Place the charging circuit (made earlier) inside the box.
Take out the wires from the li-ion battery charger (IN+ and IN-)
Solder the positive terminal of the solar panel to the positive terminal of diode and negative terminal of the diode to the red wire from the charger.
Solder the black wire to the solar panel negative terminal.
For mounting the solar panel and battery holder I used a skotch mounting pad. The mini breadboard has an inbuilt pad to stick.
Use tap to stick the wire firmly.
Connect the 5V (+) and GND (-) terminals of boost converter to the breadboard red rail(+) and blue rail (-) respectively.
To test it expose to sunlight, you will see the red led in all (Arduino, boost converter, charging) the boards will glow.
Step 9: RECEIVER
The receiver module receives the weather data by an RF receiver and it is processed by Arduino UNO. The processed data is displayed through a 20x4 char LCD display. You can also choose a 16x2 LCD also. The main reason for using a 20x4 char LCD is display is that I can display a large number of weather parameters.
I add an I2C module to the LCD for reducing the number of connection with Arduino (requires only 4 wires).
If you don't have an I2C module go to my tutorial on LCD tutorial for connection and example code.
LCD connection :
The I2C LCD has only 4 pins (GND, VCC, SDA, SCL)
RF receiver Connection:
The RF receiver has 3 pins ( VCC, Data, and GND).
RF Receiver -->ARDUINO
VCC --> 5V
Note: Add an antenna in the RF receiver to increase the range, click here
After connecting everything upload the Rx_code attached bellow
Step 10: MAKE a ENCLOSURE FOR Rx MODULE
The receiver enclosure is a card board box.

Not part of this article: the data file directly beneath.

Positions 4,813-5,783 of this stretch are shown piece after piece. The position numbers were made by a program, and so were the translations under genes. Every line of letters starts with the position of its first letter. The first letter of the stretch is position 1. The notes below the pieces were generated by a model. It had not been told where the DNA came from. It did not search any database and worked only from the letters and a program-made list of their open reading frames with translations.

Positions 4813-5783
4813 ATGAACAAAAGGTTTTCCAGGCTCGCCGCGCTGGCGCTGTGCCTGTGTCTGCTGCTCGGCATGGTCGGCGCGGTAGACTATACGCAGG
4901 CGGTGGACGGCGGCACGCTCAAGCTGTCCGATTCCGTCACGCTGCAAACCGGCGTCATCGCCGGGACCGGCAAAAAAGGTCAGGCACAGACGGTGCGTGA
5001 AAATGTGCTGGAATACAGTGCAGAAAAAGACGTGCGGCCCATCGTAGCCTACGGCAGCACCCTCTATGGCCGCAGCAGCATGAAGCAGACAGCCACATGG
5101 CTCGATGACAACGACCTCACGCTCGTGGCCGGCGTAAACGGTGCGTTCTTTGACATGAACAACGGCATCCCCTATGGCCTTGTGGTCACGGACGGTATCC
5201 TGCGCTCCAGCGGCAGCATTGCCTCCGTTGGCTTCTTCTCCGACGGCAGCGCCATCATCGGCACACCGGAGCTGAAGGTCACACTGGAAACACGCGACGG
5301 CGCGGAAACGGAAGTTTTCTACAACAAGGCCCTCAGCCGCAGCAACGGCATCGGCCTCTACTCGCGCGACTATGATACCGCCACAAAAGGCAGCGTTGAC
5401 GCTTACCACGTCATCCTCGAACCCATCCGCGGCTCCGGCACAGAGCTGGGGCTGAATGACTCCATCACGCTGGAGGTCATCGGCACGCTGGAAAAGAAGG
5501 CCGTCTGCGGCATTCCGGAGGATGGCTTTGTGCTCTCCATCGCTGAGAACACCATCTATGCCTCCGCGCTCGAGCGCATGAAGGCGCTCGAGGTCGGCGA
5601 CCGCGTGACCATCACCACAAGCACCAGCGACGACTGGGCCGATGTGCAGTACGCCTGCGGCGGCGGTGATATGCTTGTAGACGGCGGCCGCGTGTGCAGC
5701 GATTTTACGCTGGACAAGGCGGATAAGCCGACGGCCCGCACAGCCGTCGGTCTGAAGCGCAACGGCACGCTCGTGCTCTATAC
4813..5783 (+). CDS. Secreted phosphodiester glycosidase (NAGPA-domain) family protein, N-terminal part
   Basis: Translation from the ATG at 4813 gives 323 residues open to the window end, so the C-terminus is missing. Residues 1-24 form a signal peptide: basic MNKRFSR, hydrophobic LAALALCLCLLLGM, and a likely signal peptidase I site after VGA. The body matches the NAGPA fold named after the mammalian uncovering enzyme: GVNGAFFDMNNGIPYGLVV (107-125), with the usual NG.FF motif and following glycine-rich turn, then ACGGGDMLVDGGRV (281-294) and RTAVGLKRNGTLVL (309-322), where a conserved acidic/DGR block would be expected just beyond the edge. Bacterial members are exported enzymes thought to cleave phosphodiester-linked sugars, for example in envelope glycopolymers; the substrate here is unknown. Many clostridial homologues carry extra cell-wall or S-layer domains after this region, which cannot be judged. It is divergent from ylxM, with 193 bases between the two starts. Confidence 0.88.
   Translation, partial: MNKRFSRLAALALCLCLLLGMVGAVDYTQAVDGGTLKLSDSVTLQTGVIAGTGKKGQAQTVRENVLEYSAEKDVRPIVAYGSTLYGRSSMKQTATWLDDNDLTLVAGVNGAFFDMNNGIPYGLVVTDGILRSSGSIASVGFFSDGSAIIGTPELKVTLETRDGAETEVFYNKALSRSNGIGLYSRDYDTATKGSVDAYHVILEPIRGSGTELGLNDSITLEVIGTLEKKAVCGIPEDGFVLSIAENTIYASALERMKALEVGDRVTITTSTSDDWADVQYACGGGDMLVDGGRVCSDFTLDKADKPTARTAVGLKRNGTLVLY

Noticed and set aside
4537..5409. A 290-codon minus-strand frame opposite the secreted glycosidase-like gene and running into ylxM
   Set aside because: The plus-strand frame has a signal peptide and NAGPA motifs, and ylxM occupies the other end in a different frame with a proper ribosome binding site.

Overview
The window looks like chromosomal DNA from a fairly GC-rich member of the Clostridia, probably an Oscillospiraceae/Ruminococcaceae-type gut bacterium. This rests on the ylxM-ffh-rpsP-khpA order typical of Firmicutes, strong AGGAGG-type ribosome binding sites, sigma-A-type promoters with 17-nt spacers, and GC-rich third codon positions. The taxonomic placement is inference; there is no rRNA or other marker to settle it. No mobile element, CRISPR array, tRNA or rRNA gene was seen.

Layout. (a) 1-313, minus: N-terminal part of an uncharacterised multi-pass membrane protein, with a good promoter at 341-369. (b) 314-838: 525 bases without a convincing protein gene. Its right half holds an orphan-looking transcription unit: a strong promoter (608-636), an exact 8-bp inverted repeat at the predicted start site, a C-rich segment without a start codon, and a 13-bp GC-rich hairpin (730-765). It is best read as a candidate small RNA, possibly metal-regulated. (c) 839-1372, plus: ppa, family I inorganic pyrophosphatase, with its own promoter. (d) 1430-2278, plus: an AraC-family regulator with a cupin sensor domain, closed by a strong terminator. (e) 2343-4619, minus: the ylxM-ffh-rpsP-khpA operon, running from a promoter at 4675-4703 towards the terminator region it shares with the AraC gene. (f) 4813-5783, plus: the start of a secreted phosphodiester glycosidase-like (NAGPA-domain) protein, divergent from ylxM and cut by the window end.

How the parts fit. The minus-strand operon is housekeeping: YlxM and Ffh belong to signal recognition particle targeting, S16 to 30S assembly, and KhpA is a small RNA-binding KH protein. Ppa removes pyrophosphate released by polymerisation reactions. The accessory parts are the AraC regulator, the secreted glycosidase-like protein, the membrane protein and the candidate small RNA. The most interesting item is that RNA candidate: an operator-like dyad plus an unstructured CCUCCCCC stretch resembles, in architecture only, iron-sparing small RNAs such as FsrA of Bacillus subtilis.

Mark the outline of LCD by using a pencil or marker.
Cut the marking portion by using a hobby knife.
Insert the LCD into the cutting portion of the box.
Hard gue on the back side of the LCD to hold it firmly
Place the breadboard receiver module prepared in the previous step.
I use a 12V dc adapter for powering the Arduino UNO. Make a hole in the back side of the cardboard box for inserting the dc adapter cable.
Step 11: POWER OPTIMIZATION BY USING SLEEP MODE
The weather data does not change frequently. So we can take a reading at an interval of 5mins. As we are taking readings at regular intervals, it is a fantastic way to save lots of power. A system with appropriate sleep schedules can run for several months on just two AA batteries. We are so lucky that Arduino has several sleep modes that can be used to reduce power consumption.
This is most useful for any sensor networks. You can use this trick in any of your stand alone sensor project.
After searching through the internet for using the sleep modes, I found a simple but powerful library by
Rocket Scream has a Lightweight Low Power library supports all AVR power down modes. Each mode has an associated library method that lets you control sleep duration using the watchdog timer. For a novice programmer like me, it is very simple and easy to use.
How to use LowPower Library :
1. Download the library from GitHub
2. Extract the zip file to the Arduino library in your computer.
3. Import the library in your code.
4. Write the following one line code for power saving.
"LowPower.powerDown(SLEEP_1S, ADC_OFF, BOD_OFF) ; "
You can also pass different arguments to shut off individual peripherals. For different argument and sleep time refer to the table provided by Lightweight Low Power Arduino Library.
example code :
// No setup is required for this library
// Sleep for 8 s with ADC module and BOD module off